Golloshi said prosecutors have failed to attend a series of hearings that should pave the way for his release within a year, including a date last Thursday.
She added: “We now have a date to appear alongside the two boys at the High Court on March 20 to hear their new testimonies, which is possible as they are both over 18.”
Golloshi said Andon told the court at the original trial he was never abused by Brown but the judge did not consider the evidence.
She said: “He was asked to appear the next day and when he was asked again and all he said was, ‘Yes, David has abused me’.
“The judge only considered this second testimony but he should have requested that Andon be re-examined.”
Brown travelled to Albania in 2000 after becoming involved in the Scottish aid efforts for refugees crossing the border to escape the war in Kosovo.
He encountered neglected Roma children begging on the streets and supported them with food and money.
The following year, with support from churches in Albania and the UK, he opened an orphanage which – after claiming to have received instructions from God – Brown named His Children.Missionaries affiliated with Christian churches as far away as Oklahoma travelled to Tirana to care for the children and give Bible lessons.
At his trial, several youngsters testified in his defence.
Brown worked with children for 35 years in Scotland and was a Children’s Panel chairman for many years.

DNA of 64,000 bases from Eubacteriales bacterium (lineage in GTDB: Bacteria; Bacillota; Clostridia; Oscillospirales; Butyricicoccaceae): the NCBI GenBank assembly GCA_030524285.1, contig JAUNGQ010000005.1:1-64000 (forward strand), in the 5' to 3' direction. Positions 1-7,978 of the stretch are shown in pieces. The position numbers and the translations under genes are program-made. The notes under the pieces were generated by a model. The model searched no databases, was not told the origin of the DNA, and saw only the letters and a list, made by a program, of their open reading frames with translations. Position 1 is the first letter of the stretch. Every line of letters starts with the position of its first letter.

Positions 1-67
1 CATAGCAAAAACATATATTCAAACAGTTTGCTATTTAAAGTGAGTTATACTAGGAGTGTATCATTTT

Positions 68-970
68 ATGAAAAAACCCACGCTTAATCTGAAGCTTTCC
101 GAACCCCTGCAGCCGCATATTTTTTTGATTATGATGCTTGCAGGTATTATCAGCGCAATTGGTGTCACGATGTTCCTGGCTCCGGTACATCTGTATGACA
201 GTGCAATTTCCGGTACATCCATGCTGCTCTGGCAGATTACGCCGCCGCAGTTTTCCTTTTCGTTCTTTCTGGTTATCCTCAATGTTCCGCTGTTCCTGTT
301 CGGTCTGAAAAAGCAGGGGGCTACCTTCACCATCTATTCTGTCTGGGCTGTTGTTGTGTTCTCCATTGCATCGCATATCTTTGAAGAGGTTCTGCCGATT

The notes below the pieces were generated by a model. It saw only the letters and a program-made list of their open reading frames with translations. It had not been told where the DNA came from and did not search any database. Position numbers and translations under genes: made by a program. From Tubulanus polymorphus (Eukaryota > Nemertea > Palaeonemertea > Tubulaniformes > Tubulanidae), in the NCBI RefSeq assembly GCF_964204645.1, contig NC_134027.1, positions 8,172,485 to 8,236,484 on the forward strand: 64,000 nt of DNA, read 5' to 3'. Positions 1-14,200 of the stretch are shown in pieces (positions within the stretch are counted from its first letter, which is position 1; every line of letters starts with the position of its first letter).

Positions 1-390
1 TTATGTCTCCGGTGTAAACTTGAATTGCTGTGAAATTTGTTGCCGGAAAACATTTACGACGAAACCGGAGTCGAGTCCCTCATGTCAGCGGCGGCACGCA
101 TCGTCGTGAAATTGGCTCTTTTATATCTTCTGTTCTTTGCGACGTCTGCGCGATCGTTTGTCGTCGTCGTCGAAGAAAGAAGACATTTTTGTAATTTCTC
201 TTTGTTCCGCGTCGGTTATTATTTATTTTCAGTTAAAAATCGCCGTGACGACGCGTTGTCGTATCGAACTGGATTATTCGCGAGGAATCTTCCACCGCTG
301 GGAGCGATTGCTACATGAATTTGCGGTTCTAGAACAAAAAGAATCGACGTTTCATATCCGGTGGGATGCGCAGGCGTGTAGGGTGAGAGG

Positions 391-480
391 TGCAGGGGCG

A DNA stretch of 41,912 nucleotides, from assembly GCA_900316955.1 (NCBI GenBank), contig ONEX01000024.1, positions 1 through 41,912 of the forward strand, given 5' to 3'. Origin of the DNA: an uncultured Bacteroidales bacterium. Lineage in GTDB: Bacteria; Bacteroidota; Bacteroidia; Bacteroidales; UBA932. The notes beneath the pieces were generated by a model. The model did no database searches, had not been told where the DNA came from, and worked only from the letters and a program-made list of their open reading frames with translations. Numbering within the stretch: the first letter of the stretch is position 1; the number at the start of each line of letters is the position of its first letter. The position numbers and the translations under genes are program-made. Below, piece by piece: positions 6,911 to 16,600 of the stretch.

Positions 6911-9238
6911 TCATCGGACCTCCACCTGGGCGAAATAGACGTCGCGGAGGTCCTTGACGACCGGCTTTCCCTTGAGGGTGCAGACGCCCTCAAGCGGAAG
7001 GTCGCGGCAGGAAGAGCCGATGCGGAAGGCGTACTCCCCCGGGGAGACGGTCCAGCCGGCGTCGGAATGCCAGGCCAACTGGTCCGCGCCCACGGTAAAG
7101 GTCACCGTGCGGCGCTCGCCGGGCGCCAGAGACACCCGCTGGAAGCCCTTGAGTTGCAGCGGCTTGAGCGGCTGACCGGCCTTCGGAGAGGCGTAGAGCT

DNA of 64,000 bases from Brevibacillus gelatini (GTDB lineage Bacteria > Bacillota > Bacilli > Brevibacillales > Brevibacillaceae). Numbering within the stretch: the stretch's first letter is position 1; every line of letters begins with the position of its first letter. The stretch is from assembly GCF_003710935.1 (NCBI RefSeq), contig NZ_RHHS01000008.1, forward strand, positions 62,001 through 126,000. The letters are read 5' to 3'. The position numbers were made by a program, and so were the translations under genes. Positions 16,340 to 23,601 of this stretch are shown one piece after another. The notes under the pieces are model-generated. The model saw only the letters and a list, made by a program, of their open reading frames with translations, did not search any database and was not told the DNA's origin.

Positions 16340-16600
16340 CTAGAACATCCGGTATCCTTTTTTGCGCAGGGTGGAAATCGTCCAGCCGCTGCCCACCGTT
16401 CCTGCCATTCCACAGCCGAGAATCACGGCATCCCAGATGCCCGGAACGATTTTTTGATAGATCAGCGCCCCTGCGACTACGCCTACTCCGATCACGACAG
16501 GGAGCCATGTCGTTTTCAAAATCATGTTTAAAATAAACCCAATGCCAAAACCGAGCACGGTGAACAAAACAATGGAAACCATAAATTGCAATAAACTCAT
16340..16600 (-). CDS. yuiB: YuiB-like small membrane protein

The charity worker admitted being naive in failing to check the backgrounds of all the volunteers who had unsupervised access to children.
After the whistle was blown on abuse in 2006, Albanian police and social services raided the orphanage and arrested Brown. Ten boys, aged between four and 13, told police they had been sexually abused by one or more of the three Britons, who were charged with “homosexual relations with minors”.
In some cases, the children claimed to have been bound to a balcony, gagged and raped.
Christodoulou, a nurse from Blackburn, Lancashire, and Arnold, a salesman from Cromer, Norfolk, were both extradited from the UK and tried two years after Brown’s conviction.
Christodoulou, who had been convicted of child abuse in Britain, was given 20 years and Arnold was jailed for 15-and-a-half years.
Brown, who has been behind bars since 2006, previously appealed against his conviction at Albania’s High Court but it was rejected.
He has been held in the 302 Mine Peza high security jail in Tirana, where he is the only foreigner among 300 inmates.
The general prosecutor office of Albania did not respond to our requests for comment.
Albert Malaj, director of 302 Mine Peza, said: “David Brown is a devoted person. Every day he receives more than 10 letters from his supporters from different countries.
“This is something unique for a prisoner in Albanian prison.”
Despite the revelations, Brown is likely to remain behind bars for another year before being freed.
The court in Tirana will have to hear new testimonies from the two boys. The evidence will then be referred to five judges at the High Court of Albania who will then have to order a review.
The criminal court will then be asked to make a decision on the new evidence.